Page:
Visitor Question

Is this a valid sex discrimination case?

Submitted By: E (Minneapolis, MN, USA)

My boss has several sex discrimination charges sitting in his inbox from the last 10 years, that he has done nothing about. Recently, I was offered a raise, but my male counterpart, who started on the same day, will still be making 12% more than me. Before my raise it was 30% more than me.

This is a man I have since had to take a hand in training, because he cannot pick up the product details and how to work the phone as quickly as me.

When I voiced my concern to my boss, he remarked that I was welcome to walk out the door, but I would not be paid as much as my coworker. My boss stated this was because he “wasn’t planning on hiring more than one person” and “it will only lead to you asking for more raises in the future.”

I am incredibly demoralized and unhappy with my boss, and I feel as though I need to do something. Do I have a discrimination case? What about the other women who have filed against him and seen no result? What can I do? Thank you.

Disclaimer: Our response is not formal legal advice and does not create an attorney-client relationship. It is generic legal information based on the very limited information provided. Do not rely upon the information in our response, or anywhere else on this site, when deciding the proper course of a legal matter. Always get a personalized case review from a local attorney.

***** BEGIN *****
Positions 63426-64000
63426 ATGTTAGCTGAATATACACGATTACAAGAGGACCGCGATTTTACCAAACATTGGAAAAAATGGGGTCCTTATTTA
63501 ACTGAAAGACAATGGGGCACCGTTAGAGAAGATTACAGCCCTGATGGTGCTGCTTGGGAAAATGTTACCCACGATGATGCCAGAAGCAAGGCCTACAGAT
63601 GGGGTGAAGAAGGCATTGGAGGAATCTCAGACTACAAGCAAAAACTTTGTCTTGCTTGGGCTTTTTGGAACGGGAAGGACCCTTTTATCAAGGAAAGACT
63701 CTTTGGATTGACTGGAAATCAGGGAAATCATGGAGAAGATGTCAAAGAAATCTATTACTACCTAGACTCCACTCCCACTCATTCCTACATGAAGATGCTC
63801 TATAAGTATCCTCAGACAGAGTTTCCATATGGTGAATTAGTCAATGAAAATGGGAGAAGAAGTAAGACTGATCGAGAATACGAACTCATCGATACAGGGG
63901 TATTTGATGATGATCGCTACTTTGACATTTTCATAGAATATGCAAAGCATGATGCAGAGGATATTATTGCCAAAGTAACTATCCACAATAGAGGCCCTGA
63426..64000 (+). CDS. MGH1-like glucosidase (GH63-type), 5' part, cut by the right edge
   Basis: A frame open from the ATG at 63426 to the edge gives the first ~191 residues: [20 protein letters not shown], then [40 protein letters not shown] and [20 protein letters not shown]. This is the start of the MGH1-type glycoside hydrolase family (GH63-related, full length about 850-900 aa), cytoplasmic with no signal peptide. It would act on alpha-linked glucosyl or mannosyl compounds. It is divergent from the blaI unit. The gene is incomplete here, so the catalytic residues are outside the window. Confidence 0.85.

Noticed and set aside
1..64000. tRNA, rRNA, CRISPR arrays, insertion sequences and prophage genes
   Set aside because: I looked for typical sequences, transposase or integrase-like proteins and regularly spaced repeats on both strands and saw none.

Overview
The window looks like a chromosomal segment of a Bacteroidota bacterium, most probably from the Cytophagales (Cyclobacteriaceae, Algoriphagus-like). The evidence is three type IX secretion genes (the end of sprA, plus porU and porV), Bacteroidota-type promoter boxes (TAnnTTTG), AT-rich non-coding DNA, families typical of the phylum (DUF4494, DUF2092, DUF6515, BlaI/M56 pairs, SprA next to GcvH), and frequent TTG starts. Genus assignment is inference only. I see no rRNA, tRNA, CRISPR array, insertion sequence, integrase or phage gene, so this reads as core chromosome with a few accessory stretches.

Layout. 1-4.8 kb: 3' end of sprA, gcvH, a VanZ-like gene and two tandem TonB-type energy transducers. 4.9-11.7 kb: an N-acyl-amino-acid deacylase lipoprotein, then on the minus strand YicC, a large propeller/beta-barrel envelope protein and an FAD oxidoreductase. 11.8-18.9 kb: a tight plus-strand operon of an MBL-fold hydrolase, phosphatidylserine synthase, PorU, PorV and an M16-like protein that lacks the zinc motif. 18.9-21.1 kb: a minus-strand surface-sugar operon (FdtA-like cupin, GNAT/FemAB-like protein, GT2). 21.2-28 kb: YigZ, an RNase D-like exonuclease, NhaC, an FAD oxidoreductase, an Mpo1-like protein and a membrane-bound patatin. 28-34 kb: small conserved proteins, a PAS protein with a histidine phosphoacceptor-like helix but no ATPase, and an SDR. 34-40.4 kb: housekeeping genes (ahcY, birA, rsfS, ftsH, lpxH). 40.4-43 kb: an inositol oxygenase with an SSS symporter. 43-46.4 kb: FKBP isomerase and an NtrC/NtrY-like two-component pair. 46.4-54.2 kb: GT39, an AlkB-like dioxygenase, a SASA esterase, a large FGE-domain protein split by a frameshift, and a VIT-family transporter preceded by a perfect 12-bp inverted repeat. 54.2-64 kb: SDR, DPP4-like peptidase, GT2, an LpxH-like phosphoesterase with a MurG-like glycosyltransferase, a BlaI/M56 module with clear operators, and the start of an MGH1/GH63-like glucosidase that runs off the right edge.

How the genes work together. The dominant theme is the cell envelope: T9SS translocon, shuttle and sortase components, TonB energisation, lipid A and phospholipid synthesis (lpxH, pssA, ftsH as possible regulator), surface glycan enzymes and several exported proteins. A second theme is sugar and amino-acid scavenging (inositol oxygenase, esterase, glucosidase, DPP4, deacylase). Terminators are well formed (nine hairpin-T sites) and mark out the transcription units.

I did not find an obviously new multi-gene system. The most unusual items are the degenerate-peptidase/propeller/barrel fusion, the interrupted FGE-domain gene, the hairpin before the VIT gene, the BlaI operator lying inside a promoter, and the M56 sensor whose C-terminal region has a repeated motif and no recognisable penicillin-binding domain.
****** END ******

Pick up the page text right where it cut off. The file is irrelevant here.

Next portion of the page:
Answer

Dear E,

The Federal Equal Pay Act (EPA) passed in 1963 (29 USC Section 206) requires employers to pay men and woman the same pay rate for equal job duties. All workers are covered by the Equal Pay Act, whether at the local, county, state, or federal level.

To file a viable discrimination claim, you will need to have the following proof:

-You and the fellow male worker are of the opposite sex

-You are both working for the same company

-You are both doing the same work

-Although you are doing the same work you are receiving unequal pay

If you believe you have proof of gender based pay discrimination, file a complaint with the U.S. Equal Employment Opportunity Commission. To access information about filing a complaint, go to the EEOC’s website.

You can also file a federal lawsuit against your employer. Your lawsuit must be filed within two (2) years of the date your employer violated the EPA. Unless you are an attorney admitted to practice in federal court, you will need to hire an experienced attorney to file a lawsuit.

There is a two (2) year statute of limitations, or time period within which you must file your lawsuit. That time limit begins on the day you discovered, or should have discovered the inequity in pay.

The above is general information. Laws change frequently, and across jurisdictions. You should get a personalized case evaluation from a licensed attorney. Find a local attorney to give you a free case review here , or call (888) 647-2490.

Best of luck,

Published: November 21, 2014

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